And DSOC recently achieved what engineers called “first light,” the feat of successfully sending and receiving its first data.

The experiment beamed a laser encoded with data from far beyond the moon for the first time. The test data was sent from nearly 10 million miles (16 million kilometers) away and reached the Hale Telescope at the California Institute of Technology’s Palomar Observatory in Pasadena, California.

The Deep Space Optical Communications team worked during the early morning hours of November 14 in the Psyche mission support area at NASA’s Jet Propulsion Laboratory in Pasadena, California, to witness “first light.” NASA/JPL-Caltech

The distance between DSOC and Hale was about 40 times farther than the moon is from Earth.

“Achieving first light is one of many critical DSOC milestones in the coming months, paving the way toward higher-data-rate communications capable of sending scientific information, high-definition imagery, and streaming video in support of humanity’s next giant leap: sending humans to Mars,” said Trudy Kortes, director of technology demonstrations for the Space Technology Mission Directorate at NASA, in a statement.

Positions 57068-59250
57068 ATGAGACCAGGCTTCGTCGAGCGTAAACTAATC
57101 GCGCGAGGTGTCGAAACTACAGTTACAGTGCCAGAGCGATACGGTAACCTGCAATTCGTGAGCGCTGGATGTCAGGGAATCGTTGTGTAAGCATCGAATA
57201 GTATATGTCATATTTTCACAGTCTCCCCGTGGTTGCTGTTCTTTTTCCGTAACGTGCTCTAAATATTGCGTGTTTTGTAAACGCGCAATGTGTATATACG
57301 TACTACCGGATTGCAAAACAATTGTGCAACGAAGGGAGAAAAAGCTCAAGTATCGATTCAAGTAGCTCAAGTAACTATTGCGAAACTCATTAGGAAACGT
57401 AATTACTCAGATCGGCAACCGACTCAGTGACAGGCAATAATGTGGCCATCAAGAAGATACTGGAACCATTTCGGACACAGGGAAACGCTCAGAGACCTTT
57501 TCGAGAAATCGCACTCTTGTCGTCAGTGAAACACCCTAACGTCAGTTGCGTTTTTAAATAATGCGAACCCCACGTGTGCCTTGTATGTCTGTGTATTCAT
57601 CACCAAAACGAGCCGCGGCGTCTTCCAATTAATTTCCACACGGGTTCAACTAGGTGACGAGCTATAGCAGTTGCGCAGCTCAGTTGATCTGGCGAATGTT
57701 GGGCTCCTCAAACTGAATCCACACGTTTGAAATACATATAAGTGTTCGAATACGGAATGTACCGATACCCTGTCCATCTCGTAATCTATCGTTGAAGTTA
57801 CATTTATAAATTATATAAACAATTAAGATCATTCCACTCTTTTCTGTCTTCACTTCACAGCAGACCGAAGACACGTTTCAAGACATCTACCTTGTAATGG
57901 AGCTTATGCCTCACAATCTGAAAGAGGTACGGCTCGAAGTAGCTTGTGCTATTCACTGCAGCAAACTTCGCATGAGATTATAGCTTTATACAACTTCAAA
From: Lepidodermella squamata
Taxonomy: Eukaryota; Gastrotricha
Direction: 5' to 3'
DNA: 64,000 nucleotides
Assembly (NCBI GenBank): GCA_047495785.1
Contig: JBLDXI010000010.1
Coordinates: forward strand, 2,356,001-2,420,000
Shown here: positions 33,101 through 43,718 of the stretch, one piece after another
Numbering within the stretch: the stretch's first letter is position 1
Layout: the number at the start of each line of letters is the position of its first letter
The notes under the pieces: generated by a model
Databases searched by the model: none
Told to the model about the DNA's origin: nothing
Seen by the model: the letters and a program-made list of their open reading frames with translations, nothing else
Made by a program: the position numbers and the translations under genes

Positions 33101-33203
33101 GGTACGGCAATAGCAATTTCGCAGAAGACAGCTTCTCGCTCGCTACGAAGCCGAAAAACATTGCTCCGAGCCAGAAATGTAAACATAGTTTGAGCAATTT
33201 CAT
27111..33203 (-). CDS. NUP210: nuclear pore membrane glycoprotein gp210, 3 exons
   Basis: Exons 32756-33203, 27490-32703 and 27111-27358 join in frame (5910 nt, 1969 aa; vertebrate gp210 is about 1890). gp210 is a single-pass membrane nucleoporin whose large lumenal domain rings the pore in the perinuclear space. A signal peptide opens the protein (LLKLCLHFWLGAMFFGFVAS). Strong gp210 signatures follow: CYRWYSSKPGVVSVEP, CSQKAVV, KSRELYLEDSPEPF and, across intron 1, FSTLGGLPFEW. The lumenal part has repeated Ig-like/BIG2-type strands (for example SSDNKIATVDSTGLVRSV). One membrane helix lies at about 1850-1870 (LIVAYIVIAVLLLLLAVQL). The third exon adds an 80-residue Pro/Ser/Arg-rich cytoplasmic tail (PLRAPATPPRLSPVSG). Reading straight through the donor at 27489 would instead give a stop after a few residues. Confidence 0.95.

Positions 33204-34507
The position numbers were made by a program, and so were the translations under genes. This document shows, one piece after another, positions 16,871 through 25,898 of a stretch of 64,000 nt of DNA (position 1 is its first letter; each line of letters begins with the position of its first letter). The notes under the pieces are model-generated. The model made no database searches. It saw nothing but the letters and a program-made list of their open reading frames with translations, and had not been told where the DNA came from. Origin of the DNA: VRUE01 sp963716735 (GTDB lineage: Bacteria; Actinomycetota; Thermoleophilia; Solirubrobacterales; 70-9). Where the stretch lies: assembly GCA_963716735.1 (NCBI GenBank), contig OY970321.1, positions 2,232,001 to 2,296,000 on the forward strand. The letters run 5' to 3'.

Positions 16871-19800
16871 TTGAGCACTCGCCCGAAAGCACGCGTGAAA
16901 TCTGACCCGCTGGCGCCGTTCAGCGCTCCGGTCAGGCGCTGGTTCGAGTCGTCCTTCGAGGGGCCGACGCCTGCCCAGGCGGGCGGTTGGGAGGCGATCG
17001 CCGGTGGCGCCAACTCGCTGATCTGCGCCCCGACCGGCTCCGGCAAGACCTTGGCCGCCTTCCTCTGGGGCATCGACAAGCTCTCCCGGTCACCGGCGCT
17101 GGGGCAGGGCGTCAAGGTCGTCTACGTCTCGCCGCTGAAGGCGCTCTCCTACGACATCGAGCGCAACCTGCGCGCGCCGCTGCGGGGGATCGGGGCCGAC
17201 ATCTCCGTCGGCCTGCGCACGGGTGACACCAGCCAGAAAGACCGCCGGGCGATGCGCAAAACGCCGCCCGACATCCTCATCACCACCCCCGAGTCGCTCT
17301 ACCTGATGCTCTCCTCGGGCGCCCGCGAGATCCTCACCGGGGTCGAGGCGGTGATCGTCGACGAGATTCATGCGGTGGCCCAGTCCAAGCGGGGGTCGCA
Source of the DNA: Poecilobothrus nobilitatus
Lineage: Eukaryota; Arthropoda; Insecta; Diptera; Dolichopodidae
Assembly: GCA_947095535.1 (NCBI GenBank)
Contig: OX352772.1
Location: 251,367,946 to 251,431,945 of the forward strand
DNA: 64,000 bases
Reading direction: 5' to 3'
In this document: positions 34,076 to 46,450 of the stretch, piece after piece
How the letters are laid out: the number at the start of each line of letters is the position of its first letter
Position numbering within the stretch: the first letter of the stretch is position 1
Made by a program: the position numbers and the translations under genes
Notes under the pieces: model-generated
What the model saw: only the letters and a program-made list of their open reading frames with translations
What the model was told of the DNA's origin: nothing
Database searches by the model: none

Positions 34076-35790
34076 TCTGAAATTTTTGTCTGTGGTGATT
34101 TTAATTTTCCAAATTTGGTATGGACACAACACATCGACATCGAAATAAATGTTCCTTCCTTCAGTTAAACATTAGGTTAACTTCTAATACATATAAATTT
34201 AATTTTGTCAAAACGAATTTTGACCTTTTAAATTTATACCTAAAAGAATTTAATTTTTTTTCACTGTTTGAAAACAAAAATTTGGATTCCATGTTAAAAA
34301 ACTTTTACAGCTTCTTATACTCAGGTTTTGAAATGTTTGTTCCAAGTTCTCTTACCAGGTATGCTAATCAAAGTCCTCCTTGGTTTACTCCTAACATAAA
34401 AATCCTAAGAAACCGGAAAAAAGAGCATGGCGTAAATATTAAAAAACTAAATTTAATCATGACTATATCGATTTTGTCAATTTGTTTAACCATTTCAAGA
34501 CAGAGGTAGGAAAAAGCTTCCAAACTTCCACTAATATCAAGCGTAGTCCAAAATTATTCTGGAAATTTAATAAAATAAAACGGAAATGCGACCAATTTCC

Sending lasers across space

First light, which occurred on November 14, happened as the flight laser transceiver instrument on Psyche received a laser beacon sent from the Optical Communications Telescope Laboratory at NASA’s Jet Propulsion Laboratory’s Table Mountain Facility near Wrightwood, California.

The initial beacon received by Psyche’s transceiver helped the instrument aim its laser to send data back to the Hale Telescope, which is located about 100 miles (160 kilometers) south of Table Mountain.